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Hospital death rates to be published on NHS Choices website

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NHS medical director Sir Bruce Keogh has instructed the website NHS Choices to publish each hospital trust’s overall death rate.

Sir Bruce’s move follows concern that failures at Mid Staffordshire foundation trust may have been spotted sooner had more attention been paid to its hospital standardised mortality ratio (HSMR).

The ratios are one way of measuring whether a hospital’s death rate is within expected limits given the mix of patients it treats. The method is disputed by some academics, including those commissioned by West Midlands Strategic Health Authority, where Mid Staffordshire sits.

Blunt but useful

Sir Bruce said: “It would be irresponsible of trust boards not to investigate high mortality ratios. The HSMR is one of many measures that will help them do this, but it is not enough on its own. [It is] a rather blunt, but useful, indicator of trouble.”

“Given the controversy around them on both sides of the Atlantic I have instructed NHS Choices to publish HSMRs with reliable information to help the public and boards understand their strengths and weaknesses.”

He said he had also asked NHS Choices to develop plans to publish a set of 250 more sophisticated measures of quality, which have been approved by the new National Quality Board for Health and Social Care.

A spokesman for the Department of Health said there was as yet no time scale for the publication of the HSMRs or 250 additional indicators.

  • 2 Comments

Readers' comments (2)

  • Here in the US, many quality hospitals publish their data on a variety of issues. The "Publicly-Reported Indicators" can be viewed by prospective patients and their families and include Pressure Ulcer Prevalence, Fall rates, Pneumonia and Flu vaccination rates and CHF Discharge teaching. The Center for Medicare Services no longer pays for care given by a hospital which is related to certain conditions such as Pressure Ulcers, injuries sustained after a fall while in the hospital and certain types of hospital-acquired infections. Many hospitals rely on payment from CMS to survive and have focused efforts on eradicating these issues.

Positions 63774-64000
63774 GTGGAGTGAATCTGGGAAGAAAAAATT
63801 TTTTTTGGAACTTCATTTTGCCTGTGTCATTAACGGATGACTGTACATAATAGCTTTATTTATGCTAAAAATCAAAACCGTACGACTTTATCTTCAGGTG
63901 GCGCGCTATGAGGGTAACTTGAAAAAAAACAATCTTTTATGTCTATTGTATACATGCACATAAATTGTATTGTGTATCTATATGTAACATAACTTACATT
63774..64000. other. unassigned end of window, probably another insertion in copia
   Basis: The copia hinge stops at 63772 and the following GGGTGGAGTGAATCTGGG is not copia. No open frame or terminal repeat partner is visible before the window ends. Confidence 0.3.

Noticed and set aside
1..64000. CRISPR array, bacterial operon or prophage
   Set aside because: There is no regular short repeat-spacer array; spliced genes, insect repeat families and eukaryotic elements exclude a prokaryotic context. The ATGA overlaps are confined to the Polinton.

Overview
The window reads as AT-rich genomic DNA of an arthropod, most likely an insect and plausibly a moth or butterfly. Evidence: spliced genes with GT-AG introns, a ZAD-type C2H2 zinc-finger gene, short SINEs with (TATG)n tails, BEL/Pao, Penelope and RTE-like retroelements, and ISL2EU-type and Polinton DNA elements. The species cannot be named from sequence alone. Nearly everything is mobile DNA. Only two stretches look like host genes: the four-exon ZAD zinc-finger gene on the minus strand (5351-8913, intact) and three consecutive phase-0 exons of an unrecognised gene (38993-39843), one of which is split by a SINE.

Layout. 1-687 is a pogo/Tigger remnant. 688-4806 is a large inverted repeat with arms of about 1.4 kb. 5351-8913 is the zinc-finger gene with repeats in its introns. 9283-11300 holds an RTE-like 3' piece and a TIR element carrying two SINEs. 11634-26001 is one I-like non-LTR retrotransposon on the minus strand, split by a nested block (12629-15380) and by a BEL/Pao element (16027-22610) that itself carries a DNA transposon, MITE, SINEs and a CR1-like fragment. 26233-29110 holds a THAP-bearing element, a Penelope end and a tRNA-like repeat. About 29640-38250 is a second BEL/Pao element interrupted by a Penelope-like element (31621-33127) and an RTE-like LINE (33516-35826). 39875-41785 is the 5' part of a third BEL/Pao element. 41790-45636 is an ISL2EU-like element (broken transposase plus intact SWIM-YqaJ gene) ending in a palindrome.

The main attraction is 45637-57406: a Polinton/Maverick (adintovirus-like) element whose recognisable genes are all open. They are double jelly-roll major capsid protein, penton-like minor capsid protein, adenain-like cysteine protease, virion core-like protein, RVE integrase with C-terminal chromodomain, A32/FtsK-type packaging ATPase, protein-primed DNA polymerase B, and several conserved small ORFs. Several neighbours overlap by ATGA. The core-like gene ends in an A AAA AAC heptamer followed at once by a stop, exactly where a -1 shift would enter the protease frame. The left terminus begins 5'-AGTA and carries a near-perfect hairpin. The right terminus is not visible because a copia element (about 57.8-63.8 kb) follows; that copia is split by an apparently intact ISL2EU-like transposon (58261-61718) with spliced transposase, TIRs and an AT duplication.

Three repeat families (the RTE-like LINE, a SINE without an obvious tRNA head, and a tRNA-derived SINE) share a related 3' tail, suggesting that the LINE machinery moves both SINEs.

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  • Here in the US, many quality hospitals publish their data on a variety of issues. The "Publicly-Reported Indicators" can be viewed by prospective patients and their families and include Pressure Ulcer Prevalence, Fall rates, Pneumonia and Flu vaccination rates and CHF Discharge teaching. The Center for Medicare Services no longer pays for care given by a hospital which is related to certain conditions such as Pressure Ulcers, injuries sustained after a fall while in the hospital and certain types of hospital-acquired infections. Many hospitals rely on payment from CMS to survive and have focused efforts on eradicating these issues.

    Unsuitable or offensive? Report this comment

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